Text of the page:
The Bus is Coming
1972 Directed by Wendell James Franklin
The Bus Is Coming is set in the ghetto of an American city on the eve of an almost-imminent race war. Joe Mitchell, a prominent and respected leader in the cause of civil rights, has been shot down in his home by local police. All the facts aren't in yet, but the Black Community is suspicious of the circumstances and fearful of the consequences of Joe's death. Some prefer to leave well enough alone, while other, more militant, members insist that Joe's death is the first step in the systematic killing of progressive Black Leaders.
Billy Mitchell arrives home from Vietnam half an hour late for his brother's funeral. With Billy is John, a white Army buddy who had planned to stop over in Center City only long enough to meet Billy's brother, relax, and move on to his own home in the Midwest. As Michael, previously Joe's right-hand man, sits with a group of militants at Joe's funeral, he can no longer stomach the hypocrisy of the bland eulogies for Joe. Michael
stands, interrupting the preacher, and points his finger at Police Chief Jackson as the perpetrator of the plot to kill Joe and also berates the Uncle Toms who gave him their silent support. As Michael cries, "Off the Pig!"
Billy walks down the aisle of the church alone, past Michael, and up to the casket of his brother. The old Baptist church is deathly still. As Billy walks back up the aisle, he stops beside Michael and says quietly, "What the hell do you know about my brother?" and walks out of the church.
The rest of the film deals with Billy's attempt to make sense of his brother's death. Billy's search for the truth must work its way through many aspects of life in the ghetto. Personally, Billy must decide where he fits into a growing militant movement to make a racial martyr of his brother. Billy thought he was through with killing; now he must face the possibility of war in his own home town. Where does John, Billy's white Vietnam buddy, fit in? Billy soon realizes that in the present situation, John is only a barrier to his efforts to relate to his own brothers and is personally endangered by angered militants. Both Billy and John realize that John must leave if Billy is to make any progress. John does leave with an admonition from Billy to work for racial understanding among his own people when John gets back home.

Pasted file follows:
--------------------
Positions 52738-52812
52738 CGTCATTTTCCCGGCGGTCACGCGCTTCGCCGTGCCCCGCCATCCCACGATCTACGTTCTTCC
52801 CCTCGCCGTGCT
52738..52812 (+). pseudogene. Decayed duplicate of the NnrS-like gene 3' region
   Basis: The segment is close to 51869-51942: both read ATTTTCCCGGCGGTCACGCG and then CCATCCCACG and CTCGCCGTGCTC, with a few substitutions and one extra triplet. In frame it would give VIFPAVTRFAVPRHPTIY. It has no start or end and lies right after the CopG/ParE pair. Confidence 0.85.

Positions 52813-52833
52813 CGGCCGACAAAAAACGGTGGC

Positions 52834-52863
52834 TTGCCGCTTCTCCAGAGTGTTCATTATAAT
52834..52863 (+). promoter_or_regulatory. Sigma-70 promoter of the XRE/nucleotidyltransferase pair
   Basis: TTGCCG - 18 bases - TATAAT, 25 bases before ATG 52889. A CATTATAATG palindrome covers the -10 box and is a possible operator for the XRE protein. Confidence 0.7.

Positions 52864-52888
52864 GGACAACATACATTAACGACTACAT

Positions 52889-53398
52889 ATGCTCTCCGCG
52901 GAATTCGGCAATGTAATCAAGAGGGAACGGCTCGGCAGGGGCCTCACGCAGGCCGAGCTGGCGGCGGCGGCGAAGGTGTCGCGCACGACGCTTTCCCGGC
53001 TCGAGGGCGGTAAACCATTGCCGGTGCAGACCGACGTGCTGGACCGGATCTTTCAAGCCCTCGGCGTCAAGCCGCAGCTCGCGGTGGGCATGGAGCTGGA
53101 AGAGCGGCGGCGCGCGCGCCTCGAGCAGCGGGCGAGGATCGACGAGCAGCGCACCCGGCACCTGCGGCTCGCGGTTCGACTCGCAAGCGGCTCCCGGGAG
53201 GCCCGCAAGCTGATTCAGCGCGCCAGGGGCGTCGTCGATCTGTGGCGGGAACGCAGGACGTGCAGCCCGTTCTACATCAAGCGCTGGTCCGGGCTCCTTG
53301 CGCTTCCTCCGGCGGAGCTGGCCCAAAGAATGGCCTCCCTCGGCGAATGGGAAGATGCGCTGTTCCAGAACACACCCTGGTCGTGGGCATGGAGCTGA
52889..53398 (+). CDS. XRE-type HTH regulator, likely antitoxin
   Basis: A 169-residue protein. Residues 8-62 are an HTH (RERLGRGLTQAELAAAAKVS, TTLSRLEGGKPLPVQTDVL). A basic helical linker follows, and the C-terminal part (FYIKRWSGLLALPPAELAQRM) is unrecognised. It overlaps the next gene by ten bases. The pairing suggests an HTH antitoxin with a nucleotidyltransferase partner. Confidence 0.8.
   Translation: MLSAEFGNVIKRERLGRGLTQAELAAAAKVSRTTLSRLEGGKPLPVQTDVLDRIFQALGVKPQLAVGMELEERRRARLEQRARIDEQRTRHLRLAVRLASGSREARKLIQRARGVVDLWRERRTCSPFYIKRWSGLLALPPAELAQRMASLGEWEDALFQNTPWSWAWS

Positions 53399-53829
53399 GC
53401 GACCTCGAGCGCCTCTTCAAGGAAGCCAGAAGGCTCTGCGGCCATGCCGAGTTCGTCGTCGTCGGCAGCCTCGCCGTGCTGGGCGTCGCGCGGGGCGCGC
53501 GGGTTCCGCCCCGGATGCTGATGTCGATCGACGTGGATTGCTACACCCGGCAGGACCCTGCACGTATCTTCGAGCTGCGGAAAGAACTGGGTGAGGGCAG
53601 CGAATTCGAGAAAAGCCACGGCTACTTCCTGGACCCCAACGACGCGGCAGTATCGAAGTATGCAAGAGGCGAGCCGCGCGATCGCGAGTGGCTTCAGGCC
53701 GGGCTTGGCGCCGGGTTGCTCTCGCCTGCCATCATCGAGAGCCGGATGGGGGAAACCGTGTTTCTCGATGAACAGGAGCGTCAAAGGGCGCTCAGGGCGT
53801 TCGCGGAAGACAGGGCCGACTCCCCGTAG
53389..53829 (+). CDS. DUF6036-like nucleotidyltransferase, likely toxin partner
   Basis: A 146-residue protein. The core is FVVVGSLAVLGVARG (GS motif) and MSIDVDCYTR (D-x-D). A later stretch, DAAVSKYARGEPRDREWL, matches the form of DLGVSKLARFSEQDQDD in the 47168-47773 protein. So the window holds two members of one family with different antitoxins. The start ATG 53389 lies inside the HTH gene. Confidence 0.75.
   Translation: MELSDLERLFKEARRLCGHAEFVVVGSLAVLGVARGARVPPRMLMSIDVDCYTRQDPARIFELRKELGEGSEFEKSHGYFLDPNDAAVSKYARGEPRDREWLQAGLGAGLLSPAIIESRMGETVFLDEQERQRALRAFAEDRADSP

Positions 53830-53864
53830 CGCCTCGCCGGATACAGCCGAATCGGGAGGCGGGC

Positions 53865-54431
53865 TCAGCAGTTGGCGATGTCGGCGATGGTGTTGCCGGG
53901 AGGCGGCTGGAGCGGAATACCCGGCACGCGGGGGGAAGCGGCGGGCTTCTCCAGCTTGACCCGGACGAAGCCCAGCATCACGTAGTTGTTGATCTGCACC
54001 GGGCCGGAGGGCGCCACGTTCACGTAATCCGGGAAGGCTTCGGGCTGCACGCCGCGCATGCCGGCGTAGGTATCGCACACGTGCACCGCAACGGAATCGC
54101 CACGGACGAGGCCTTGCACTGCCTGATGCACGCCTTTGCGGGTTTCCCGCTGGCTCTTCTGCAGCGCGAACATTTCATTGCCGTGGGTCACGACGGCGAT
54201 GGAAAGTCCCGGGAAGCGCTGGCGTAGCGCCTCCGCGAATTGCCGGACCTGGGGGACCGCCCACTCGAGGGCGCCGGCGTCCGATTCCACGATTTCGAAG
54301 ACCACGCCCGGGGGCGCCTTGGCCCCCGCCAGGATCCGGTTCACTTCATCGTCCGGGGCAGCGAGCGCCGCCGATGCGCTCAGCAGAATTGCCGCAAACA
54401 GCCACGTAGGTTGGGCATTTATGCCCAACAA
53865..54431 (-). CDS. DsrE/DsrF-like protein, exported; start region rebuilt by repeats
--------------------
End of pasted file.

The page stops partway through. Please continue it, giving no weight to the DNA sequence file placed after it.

Tanya, Billy's girl friend prior to his hitch in Vietnam, is the sister of Michael. She is sympathetic to Michael's goals, if not his methods.
Billy, Tanya and the militants have finally come to terms with each other and are anxious to use the rally as a positive step toward community unity and action. Michael speaks first. He says that the first stages of peace talks have already begun. With the cooperation of the Black Fist, Michael's militant group, arrangements have been made for the security of the municipal bus route. Billy follows Michael on the podium. He begins his speech; but before he can reveal the truth of his brother's murder, he is shot down by Miss Nickerson. The police and the militants react quickly. The scene turns chaotic.
The hard driving plot of The Bus Is Coming is further enhanced by the intensity and realism Of the film's many action scenes. For example, a police car is fire-bombed and destroyed; Cone's car, the final clue that links him directly to Joe Mitchell's murder, is discovered by Billy and Tanya in a body shop and a brutal fight between Billy and Cone ensues; a chase and shootout involving the militants and the police (similar to the Huey Newton Oakland shootout), and a dramatic chase and escape through the ghetto featuring Michael and Dobie, his deputy defense minister.
Can Billy resume his relationship with Tanya and remain objective in his search for Joe's murderer?
Police Chief Jackson, recently appointed to replace a crooked racist chief, initially feels that his responsibility is to defend the integrity of his police force and to promote law and order at all costs. However, Naylor, a police sergeant, and his partner, Cone, are anxious to promote unrest in the hope that a race war will rid the community once and for all of threatening Black elements and at the same time hasten the recall of the old police chief to whom their loyalties actually belong.
Related but tangential incidents such as the stoppage of municipal bus services to the ghetto due to too many muggings, add extra sparks to the already volatile tinder box. The focus of all these forces is centered on a rally proposed to unite the Black community in protest against growing racial persecution.
Billy, initially against such a rally, agrees to speak for his brother and also to expose Cone, whom he has discovered to be Joe's killer. Naylor, painfully aware that Jackson has arrested Cone and that he (Naylor) will be next on Jackson's purge list, sees as his only hope the provocation of a race riot at the rally. The militants, anxious to have a peaceful rally, but suspicious of the possibility of peace, have stashed their weapons nearby . . . .